The second brother called me while I was saying goodbye to the first one, and I ended up going out in the hallway to talk to him because at this point it was really late. He told me some of the same things the first one did, about how badly it scared him when I sent him the first text about my heart stopping. He said he and the first guy (they're close friends) had texted each other when they first got my message freaking out. He told me that he refused to let himself cry all day until he got to talk to me because he thought that if he did, he wouldn't stop. That made me feel so bad for scaring them like that, but again, it was just so humbling to hear that stuff from him, about how losing me or something happening to me would kill him. He told me some of the reasons why I was so important to them, and it was honestly so mind-boggling to hear it spelled right out for me. Like I said before, it wasn't that I didn't know they love me, because of course I do, I just didn't really realize how important having me in their lives is to them. They really would miss me if I was gone, and that's something that is incredibly humbling for me, especially because I spent so long before I met these boys really feeling like no one would care if I disappeared. I'm so lucky to be so loved. Anyway, this second brother and I basically spent the rest of the time just cracking jokes and laughing with each other, which is the norm for us, I think because he just didn't want to let himself get emotional over what happened.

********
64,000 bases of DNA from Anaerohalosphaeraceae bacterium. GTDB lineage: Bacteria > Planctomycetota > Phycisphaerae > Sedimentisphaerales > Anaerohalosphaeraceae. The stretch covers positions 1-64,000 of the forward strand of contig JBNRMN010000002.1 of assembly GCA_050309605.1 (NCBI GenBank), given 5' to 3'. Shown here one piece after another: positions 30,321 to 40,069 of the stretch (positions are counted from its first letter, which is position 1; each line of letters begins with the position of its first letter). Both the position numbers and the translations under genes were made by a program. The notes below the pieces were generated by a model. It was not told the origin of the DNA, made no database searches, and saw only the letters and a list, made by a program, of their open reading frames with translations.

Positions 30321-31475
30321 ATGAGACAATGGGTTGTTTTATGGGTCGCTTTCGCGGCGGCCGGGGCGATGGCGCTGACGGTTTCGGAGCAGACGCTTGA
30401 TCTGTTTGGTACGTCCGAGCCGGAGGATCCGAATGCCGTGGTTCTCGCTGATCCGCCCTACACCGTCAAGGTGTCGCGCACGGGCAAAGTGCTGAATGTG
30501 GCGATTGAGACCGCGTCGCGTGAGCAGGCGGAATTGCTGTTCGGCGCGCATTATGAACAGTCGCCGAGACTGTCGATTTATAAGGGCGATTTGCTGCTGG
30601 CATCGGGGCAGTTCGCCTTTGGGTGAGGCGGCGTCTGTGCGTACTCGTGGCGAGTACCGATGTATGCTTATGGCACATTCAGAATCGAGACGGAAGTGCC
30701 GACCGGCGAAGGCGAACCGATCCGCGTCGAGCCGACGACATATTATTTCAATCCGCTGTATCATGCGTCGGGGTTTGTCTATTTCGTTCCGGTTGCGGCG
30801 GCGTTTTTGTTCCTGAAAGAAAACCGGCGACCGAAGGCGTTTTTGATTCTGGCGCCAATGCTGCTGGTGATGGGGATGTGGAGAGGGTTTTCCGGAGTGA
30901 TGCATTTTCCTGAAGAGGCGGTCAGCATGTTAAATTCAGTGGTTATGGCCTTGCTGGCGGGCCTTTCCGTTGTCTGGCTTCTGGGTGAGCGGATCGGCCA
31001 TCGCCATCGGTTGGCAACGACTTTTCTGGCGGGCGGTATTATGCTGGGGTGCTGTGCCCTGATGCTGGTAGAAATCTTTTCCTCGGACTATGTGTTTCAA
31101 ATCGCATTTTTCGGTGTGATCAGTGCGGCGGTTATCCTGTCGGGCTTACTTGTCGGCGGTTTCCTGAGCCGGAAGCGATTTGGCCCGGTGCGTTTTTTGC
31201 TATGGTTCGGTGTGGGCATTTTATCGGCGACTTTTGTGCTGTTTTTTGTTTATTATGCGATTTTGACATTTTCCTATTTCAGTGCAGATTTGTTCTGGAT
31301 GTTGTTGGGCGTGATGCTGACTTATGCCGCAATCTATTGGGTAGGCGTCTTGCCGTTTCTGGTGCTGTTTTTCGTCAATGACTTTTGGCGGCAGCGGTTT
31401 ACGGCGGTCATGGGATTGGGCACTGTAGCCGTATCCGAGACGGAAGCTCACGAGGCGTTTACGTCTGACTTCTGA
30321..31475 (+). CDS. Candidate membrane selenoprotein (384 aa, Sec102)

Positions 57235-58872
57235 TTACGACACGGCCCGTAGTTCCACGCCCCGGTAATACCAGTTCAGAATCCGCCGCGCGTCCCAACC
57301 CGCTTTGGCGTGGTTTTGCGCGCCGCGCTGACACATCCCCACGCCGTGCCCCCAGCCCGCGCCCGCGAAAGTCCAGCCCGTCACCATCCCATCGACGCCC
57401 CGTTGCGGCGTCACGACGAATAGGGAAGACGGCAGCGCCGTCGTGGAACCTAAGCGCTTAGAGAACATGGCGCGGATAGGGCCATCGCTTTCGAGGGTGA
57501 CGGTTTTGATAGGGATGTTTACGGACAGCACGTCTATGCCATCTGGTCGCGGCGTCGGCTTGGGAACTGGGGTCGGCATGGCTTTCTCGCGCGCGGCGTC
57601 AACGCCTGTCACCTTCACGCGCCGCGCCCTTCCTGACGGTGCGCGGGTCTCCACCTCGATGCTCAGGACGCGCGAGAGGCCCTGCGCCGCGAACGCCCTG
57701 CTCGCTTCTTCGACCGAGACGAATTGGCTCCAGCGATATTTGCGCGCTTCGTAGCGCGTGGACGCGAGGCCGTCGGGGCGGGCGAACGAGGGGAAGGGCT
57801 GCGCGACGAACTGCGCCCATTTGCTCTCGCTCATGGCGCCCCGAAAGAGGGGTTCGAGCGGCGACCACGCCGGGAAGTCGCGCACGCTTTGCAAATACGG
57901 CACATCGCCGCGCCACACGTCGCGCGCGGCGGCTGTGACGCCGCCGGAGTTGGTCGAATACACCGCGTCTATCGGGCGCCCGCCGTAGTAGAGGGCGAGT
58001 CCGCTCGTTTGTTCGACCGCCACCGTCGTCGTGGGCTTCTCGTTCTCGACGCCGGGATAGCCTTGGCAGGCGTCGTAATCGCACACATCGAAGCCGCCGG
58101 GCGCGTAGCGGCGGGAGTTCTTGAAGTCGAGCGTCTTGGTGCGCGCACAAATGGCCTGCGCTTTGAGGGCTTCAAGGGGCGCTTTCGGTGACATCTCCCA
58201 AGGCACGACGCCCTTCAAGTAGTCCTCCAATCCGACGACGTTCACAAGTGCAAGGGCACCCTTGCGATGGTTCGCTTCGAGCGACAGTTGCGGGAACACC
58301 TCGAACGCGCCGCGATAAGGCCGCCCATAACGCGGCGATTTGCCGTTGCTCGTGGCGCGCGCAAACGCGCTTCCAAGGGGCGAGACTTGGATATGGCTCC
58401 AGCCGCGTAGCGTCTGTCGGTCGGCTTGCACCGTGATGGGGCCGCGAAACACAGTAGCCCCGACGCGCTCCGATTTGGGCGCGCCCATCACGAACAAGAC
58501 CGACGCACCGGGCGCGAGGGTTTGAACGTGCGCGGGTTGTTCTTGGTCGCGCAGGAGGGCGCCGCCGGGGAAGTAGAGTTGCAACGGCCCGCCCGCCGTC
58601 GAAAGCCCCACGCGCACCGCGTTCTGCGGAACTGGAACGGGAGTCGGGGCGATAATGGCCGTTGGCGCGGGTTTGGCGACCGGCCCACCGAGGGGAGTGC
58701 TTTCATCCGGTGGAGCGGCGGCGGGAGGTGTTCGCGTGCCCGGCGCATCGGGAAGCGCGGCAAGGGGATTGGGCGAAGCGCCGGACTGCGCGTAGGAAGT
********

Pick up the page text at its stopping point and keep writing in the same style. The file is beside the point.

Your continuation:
I texted them the next morning to let them know nothing had happened overnight, and they told me thank you. Not even kidding.